have that itch that farmers have had for the past 10,000 years: to plant
hope, to work toward success and to accept what comes."
- Steve Beck from Esalens Farm & Garden
Whats in the box this week:
Bag of mixed fruit
... and if you have an extra-fruit share:
Berries, and an additional bag of mixed fruit
Sat/Sun Aug. 4&5 - Childrens Mini Camp,
10m Saturday - noon Sunday. Optional early arrival Friday night. (See Member
to Member Forum in the 5th Harvest Week's Newsletter for details!)
Sat. Sep 22 - Fall Equinox Celebration,
3pm - 9pm
Sat. Oct 20 - Halloween Pumpkin U-Pick,
Up on the Farm
from the earth, sculpted by many feet and hands, and inspired by the spirit
of laughter and imagination, a beautiful cob-structured bread oven emerged
this weekend and became the home of a peaceful and contentedly sleeping
baby dragon. Approximately 18 people from 13 months of age and older spent
the weekend working on this project, guided by Charles in the building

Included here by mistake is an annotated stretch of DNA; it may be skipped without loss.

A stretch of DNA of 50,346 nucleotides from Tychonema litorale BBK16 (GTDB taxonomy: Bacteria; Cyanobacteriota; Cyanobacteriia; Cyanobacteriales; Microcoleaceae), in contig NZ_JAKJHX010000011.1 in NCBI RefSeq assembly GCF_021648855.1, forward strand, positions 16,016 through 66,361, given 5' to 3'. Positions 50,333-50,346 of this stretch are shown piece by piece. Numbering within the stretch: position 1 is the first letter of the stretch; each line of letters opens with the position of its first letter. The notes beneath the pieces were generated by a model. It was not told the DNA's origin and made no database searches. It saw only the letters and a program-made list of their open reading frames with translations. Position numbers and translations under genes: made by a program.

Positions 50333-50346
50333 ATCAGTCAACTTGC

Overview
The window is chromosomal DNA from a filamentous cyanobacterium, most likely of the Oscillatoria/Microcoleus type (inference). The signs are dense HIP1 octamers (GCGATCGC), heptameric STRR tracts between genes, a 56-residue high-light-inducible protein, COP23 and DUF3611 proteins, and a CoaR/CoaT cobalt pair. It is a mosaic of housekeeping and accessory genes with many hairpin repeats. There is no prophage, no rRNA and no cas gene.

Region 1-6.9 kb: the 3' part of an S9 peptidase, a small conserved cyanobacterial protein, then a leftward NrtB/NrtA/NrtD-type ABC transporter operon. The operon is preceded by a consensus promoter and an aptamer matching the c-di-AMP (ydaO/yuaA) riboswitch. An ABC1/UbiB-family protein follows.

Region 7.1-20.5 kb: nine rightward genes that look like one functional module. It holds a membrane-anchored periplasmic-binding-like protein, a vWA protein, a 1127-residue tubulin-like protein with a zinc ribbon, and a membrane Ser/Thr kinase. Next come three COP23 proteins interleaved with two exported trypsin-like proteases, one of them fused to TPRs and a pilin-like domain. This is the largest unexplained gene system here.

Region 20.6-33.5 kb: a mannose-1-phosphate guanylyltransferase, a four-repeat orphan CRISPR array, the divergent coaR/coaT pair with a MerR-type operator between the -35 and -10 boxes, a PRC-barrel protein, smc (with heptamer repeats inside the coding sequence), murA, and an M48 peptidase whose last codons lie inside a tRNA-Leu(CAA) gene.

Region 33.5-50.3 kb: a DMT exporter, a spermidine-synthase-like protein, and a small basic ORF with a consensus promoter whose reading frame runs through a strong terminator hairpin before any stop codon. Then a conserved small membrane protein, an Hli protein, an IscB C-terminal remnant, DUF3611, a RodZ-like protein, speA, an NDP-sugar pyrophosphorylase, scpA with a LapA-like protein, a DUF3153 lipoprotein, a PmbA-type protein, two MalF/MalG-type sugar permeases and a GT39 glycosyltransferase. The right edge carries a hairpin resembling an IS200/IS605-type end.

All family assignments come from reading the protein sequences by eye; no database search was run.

and inspired by Debbie in the art of working with the earth. Once you
see our creation, you will understand how magical a time we had. See below
for a story about this event written by member and participant Ken Eklund.
And although we can't put pictures in the paper version of this newsletter,
our editor says she'll see if she can't post a few on the web version.
Oh deer, where has all the lettuce gone? A young and hungry family of
deer have been munching on our veggies to the point where we have lost
a substantial amount of our lettuce crop. So, dont be surprised
by the small size of your lettuce this week.
Beans and more beans: We are "blessed"
by the most bountiful green bean harvest in the history (only 6 seasons)